Tuesday, June 24, 2008

Me N The City: Part 13 – Like Butta?

The alarm seemed to go off all too soon. But since our reservation at local hotspot Butter was for 8:00 we peeled ourselves out of bed around 6:15 to get ready for whatever the night held. One look in the mirror told me it was going to take all the time I had to be able to do just that. The rain and our “adventures” had left me looking less than adorable.

We pranced around our hotel room swapping mirror space, hairspray zones and makeup tips. Sarah helped me tease my hair into submission (I’ve just never gotten the hang of it ... you wouldn’t think it would be that hard) and then it was time to get dressed. Uh oh. I had half-planned on finding something fabu at Century 21 to wear to Butter. My office-suitable Ellen Tracy dress wasn’t going to cut it. I’d have to dig out something I brought. Except after a day of high expectations, nothing I’d carted to the city from home seemed right. To top it all off, I was having a “fat” day. Don’t judge – we all have them. It didn’t help that I was watching Sarah get into her little jersey knit dress which I was guessing was a size negative 4. (Maybe there is something to this vegetarian thing after all…)

I tried on just about everything in my suitcase – twice. I finally settled on a grey knit sleeveless mini-dress with a satin ruffled bib collar from Forever 21 (yes… I was wearing what amounts to ‘disposable clothing’ to one of NYC’s most fashionable dinner spots – I was desperate). We checked ourselves over in the mirror, decided we were up to snuff, and headed down to the lobby – this time to get a cab no matter what!

As the cab wound its way along the city streets I remembered my first time going to Butter. I had never heard of it before (it was brand new), but our hotel concierge recommended it. I was with my sister who had flown me to NYC for my 30th b-day – my first time in the city (apart from the airport). I remember not being able to get a reservation until 10:15 (unheard of in Iowa) and when the cab dropped us off, he thought we were in the wrong place. It was a dark desolate street full of tightly closed, gated and grafittied storefronts. But once inside were were amazed at the beauty – and at the food. Not to mention the cute boy I had been eyeing all weekend at the hotel walked in not too long after we were seated. What were the odds?? After dinner we all went down to the bar in the basement level and shared dessert and drinks. The place was magical. Since that time, it has become a playground for the rich and famous so I was even more excited and full of wonder with what we might see this time around.

Here is what we were in for:

Trendy restaurants are lucky if their "it" factor lasts a full year, but Butter has managed to keep the Blackberries of the velvet rope crowd buzzing since 2002. Much of this has to do with the still fresh, space-age forest design--the arched upstairs with its illuminated tree mural and the downstairs with its birch-lined walls. The New American menu, featuring dishes like caviar and potato salad, Hudson Valley duck breast and Montauk Point striped bass "au poivre," is merely icing on the debutante cake.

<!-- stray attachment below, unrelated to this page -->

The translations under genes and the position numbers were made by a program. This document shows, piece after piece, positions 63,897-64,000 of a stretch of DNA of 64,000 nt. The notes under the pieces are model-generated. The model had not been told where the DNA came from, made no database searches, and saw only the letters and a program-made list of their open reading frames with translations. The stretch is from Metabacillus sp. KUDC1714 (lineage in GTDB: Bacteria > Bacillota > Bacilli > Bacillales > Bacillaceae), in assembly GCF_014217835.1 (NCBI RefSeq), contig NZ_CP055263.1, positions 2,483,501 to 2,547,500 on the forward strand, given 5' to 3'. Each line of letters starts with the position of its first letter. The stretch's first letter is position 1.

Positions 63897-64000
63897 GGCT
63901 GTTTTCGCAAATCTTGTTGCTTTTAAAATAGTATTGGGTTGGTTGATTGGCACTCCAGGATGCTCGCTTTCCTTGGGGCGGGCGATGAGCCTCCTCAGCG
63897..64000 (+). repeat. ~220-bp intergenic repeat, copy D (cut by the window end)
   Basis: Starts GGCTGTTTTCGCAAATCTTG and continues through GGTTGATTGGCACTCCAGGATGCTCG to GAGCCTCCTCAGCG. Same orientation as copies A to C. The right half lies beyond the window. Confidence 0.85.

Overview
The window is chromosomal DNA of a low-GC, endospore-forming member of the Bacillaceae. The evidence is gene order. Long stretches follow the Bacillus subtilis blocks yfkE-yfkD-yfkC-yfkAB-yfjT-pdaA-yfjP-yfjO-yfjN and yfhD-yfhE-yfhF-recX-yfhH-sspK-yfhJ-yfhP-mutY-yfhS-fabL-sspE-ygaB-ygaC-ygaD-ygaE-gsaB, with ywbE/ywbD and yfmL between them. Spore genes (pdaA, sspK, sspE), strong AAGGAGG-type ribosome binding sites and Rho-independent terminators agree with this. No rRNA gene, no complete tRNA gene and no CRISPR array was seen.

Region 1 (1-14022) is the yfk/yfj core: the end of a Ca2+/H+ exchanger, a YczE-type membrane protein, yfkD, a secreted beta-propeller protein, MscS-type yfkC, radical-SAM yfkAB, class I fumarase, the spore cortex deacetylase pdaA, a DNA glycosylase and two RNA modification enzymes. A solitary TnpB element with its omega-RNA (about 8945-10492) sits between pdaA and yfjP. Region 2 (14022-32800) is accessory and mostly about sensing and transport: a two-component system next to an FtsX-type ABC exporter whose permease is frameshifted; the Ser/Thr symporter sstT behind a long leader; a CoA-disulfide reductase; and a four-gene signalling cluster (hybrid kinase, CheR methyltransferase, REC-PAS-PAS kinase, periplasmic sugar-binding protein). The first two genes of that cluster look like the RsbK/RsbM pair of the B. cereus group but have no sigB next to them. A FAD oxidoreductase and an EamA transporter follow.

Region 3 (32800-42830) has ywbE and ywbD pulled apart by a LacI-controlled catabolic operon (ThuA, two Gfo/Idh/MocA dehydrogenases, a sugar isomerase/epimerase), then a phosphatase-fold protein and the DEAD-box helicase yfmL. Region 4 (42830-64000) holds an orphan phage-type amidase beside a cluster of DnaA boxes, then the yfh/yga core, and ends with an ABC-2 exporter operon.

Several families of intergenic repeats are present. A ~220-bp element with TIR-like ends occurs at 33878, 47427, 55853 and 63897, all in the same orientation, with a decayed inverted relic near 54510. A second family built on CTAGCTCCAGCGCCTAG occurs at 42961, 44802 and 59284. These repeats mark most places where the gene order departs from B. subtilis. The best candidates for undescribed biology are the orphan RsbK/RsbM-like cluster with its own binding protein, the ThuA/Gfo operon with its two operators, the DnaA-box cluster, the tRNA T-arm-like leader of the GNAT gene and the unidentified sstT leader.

I couldn’t wait to experience the magic again. But when we pulled up things seemed a little different. First of all, it was still light out since we were visiting in June instead of November. The street had become more alive and it didn’t seem quite as forbidden or exotic as before. But as we walked in, I was once again at peace with my choice – there was Butter in all its glory. Like a beautiful wooded retreat. We walked in, gave our name to the maître d' (since I had made my reservation as far in advance as they would allow and then confirmed the night before) and waited to be escorted to our table.

As we walked down the hall to the main dining area I drank in my surroundings – until we started to turn and head down a set of stairs. I was confused. Sure enough, we were seated not in the main dining room, but in the restaurant equivalent of “steerage” – the basement. Apparently, its is not a club until 10:00 and they seat “others” down there until that time. We were next to a family of five – with small children – and a set of tourists that were clearly not from this country. I was crushed. All my hopes for a fabulous evening of seeing and being seen were dashed.

In addition, we got the world’s slowest waiter. All in all, we were there 3 hours – until just after 11:00 – and had to ask for our bill three times! Although it was something we had never done, both of us were tempted to simply get up and leave without paying. When I cordially pointed out to the waiter that we had asked for the check 3x and had been there three hours now, he got defensive and spat back “Well you were talking”. Apparently we were supposed to eat in silence. At least the food was, as I remembered, wonderful. And of course the company had made everything else melt away as we got lost in conversation after conversation of girl talk.

We finally got settled up and headed out. Once again our hopes of going out clubbing were diminished by our late end to dinner and our long day catching up with us. We decided we’d just head back to the hotel and see if we had the umph to get a cocktail at the bar. But we both knew flying back home in the morning would be not-so-fun with a hangover. As we climbed into the cab for the ride home and set off back uptown, I looked around at the skyscrapers and lights glinting in the deep city night. It was still a great city, and a great time with one my best friends in the world. The other stuff – shopping, eating, seeing and being seen – was transient.

… to be continued.

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